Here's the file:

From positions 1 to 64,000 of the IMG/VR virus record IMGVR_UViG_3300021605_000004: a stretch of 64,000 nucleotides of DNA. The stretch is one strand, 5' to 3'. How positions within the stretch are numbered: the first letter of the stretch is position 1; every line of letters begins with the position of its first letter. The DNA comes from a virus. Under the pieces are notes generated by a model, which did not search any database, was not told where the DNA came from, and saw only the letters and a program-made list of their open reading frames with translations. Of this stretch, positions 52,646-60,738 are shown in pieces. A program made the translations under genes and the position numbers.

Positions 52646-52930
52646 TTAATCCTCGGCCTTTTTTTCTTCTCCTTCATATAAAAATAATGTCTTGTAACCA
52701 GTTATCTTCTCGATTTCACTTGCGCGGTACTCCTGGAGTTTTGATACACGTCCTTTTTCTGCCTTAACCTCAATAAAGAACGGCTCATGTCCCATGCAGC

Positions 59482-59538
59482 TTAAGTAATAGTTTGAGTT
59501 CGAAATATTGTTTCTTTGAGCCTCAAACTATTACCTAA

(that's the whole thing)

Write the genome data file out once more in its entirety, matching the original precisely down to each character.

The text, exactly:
From positions 1 to 64,000 of the IMG/VR virus record IMGVR_UViG_3300021605_000004: a stretch of 64,000 nucleotides of DNA. The stretch is one strand, 5' to 3'. How positions within the stretch are numbered: the first letter of the stretch is position 1; every line of letters begins with the position of its first letter. The DNA comes from a virus. Under the pieces are notes generated by a model, which did not search any database, was not told where the DNA came from, and saw only the letters and a program-made list of their open reading frames with translations. Of this stretch, positions 52,646-60,738 are shown in pieces. A program made the translations under genes and the position numbers.

Positions 52646-52930
52646 TTAATCCTCGGCCTTTTTTTCTTCTCCTTCATATAAAAATAATGTCTTGTAACCA
52701 GTTATCTTCTCGATTTCACTTGCGCGGTACTCCTGGAGTTTTGATACACGTCCTTTTTCTGCCTTAACCTCAATAAAGAACGGCTCATGTCCCATGCAGC

Positions 59482-59538
59482 TTAAGTAATAGTTTGAGTT
59501 CGAAATATTGTTTCTTTGAGCCTCAAACTATTACCTAA